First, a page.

Joint ventures and partnership as coopetition

Joint ventures and partnership as coopetition

Author: Henry Clarke

In the recent article “The strategic utility of joint ventures and partnerships in difficult and uncertain times”, I advocated the merits of joint ventures and partnerships as relatively resource-light means to achieve growth and retain market share. This article considers the assessment of such opportunities with competitors in “co-opetition” or “coopetition”.

Coopetition saves costs and removes the duplication of effort. It shares risk. It pools skills for mutual benefit. Coopetition is worth considering and the competition law impact can be assessed for the viability of coopetition (if the parties have such market share significance as to make competition law a worry). Coopetition opportunities missed may be business growth and profit foregone. Your alternative options may be poorer ones. Your counterparty may still find a competitor for coopetition.

Considering all the options for you and the options you think that your competitor has is important in deciding if you enter a coopetition project. Coopetition opportunities should involve your senior managers in thorough discussion. Is there inequality of bargaining power between the parties to make the opportunity a non-starter? Despite the inequality of bargaining power, can you shape the project in a way to ensure a win-win for you and the counterparty?

There may be many dimensions to relations between parties in coopetition. A manufacturer might consider supplying component parts to a competitor, but it may also consider the impact of this on the sales of its final product range. The buyer of parts may also consider the impact of its reliance on a competitor for parts. If the parts provider has a really good component and the product assembler has a strong brand with loyal customers, this combination may work.

It may be that together the parties can create a new product. Alternatively, and more commonly, competitors cooperate to define standards and interoperability. This expands the product market for each manufacturer if its gadgets are compatible with other gadgets within an operating system.
Each party may have valuable proprietary technology to preserve. On other occasions the combined effect of each parties’ proprietary technology or skills may be market changing. The latter situation enables the parties to refine the market and leap ahead of the competition.

Coopetition may work where there is inequality of bargaining power. For the larger party it builds reliance of the smaller party on it. For the smaller party it gains the benefit of access to the ecosystem and channels to market of the bigger party. Where the bigger party has a risk of being dominant in a market, careful consideration of competition law will be needed for such a venture.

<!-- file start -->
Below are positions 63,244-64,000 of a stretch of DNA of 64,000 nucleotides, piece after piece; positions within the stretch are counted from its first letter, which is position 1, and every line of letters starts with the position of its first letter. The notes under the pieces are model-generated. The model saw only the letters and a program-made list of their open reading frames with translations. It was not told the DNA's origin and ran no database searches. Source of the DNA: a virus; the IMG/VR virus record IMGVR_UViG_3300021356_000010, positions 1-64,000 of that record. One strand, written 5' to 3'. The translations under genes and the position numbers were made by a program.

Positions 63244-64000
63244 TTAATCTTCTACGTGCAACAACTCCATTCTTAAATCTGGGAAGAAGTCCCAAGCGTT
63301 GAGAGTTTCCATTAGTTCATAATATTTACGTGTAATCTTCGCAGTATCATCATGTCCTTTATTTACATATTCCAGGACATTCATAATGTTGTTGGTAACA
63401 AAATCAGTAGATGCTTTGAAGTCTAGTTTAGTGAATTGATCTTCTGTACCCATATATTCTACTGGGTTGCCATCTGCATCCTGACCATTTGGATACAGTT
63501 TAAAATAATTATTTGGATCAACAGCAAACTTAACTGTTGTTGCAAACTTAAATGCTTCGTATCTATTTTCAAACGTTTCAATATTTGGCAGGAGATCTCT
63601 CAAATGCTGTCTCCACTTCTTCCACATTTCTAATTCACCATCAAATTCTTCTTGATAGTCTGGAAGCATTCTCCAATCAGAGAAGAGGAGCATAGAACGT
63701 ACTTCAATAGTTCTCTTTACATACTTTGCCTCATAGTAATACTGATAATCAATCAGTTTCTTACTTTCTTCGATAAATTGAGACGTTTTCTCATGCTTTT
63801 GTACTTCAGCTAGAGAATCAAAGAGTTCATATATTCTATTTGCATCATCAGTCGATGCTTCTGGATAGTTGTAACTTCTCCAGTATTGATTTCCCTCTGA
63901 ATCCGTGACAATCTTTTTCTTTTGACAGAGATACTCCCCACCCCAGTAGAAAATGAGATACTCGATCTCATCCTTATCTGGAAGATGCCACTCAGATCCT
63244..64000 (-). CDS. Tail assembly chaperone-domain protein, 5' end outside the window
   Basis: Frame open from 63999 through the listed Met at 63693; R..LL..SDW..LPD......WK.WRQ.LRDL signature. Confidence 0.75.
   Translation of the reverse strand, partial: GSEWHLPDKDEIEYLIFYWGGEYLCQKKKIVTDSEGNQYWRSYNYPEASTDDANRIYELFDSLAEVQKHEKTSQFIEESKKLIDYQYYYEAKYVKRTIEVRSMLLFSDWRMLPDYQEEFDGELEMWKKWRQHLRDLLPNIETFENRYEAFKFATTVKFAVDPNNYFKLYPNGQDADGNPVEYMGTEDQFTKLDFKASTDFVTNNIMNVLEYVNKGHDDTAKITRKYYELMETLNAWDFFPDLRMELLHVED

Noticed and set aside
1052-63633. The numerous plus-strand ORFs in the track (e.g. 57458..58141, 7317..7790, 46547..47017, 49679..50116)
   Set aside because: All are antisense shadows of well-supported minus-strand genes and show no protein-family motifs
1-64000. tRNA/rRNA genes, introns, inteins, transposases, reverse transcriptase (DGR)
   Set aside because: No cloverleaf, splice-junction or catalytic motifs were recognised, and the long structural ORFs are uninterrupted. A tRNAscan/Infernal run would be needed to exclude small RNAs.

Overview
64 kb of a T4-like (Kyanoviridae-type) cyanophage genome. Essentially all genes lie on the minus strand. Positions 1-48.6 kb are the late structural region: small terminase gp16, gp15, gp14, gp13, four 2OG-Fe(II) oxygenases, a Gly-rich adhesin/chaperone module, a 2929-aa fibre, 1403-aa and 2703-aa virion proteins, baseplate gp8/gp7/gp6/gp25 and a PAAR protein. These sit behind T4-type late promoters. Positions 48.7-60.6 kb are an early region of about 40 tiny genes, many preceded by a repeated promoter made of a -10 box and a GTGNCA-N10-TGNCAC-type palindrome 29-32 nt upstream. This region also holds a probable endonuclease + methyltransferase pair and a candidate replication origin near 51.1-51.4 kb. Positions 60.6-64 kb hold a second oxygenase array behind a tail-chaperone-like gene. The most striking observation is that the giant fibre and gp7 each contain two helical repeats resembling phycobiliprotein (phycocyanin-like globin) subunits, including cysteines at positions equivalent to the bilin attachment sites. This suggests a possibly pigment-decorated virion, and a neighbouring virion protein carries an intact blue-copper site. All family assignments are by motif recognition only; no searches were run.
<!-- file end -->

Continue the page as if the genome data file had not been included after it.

Coopetition is risky where the counterparty wishes you to share your proprietary technology or skills. Their larger size might lead them to demand this. It may be a legal or an expected requirement of foreign direct investment. In this situation it may be prudent to forego the opportunity despite the size of the market offered to you

If you proceed with coopetition, the documentation for the joint venture or partnership is important. It is the skeleton upon which the flesh and blood of the project will grow. Having previously kept your legal advisers informed of the project idea as it develops in order to receive their general guidance, when initial commercial terms are reached the legal advisers can review the idea for competition issues to highlight any such issues in good time to ensure the joint venture or partnership is designed to address those points.

The legal advisers will be most visible in the drafting of the legal documentation for the joint venture or partnership. Control of the joint venture is a key consideration that legal advisers will analyze as well as how the project may be unwound or exited by the parties should it not go so well. If a party has majority control as a shareholder, the other party may wish to have performance guarantees and penalties written into the joint venture documentation for its reassurance. This will incentivize the majority owner to progress the project to the satisfaction of the junior partners, albeit with the project being conducted in a manner the majority partner is comfortable with. The legal advisers are likely to carefully consider the inclusion in the documentation of the costs liability basis to avoid future disputes and ensure the parties understand the nature of the coopetition.

The parties need the right mindset for coopetition: ensure it is not a breach of competition law, it is a win-win for the partners and the consumers benefit. The redefinition of market boundaries with Brexit brings a change in the flows of the navigational channels of international trade for British business. Change in these flows may be exacerbated by changes in statutory and regulatory standards. This is an era of challenge and also opportunity for British business. In meeting these challenges and opportunities, businesses should consider the possibilities of joint ventures and partnerships – even as coopetition. My colleagues and I at Acuity Law have experience of joint ventures and partnerships and would be delighted to assists your business on such a journey.

Contact Henry Clarke to discuss your business ideas for a joint venture.

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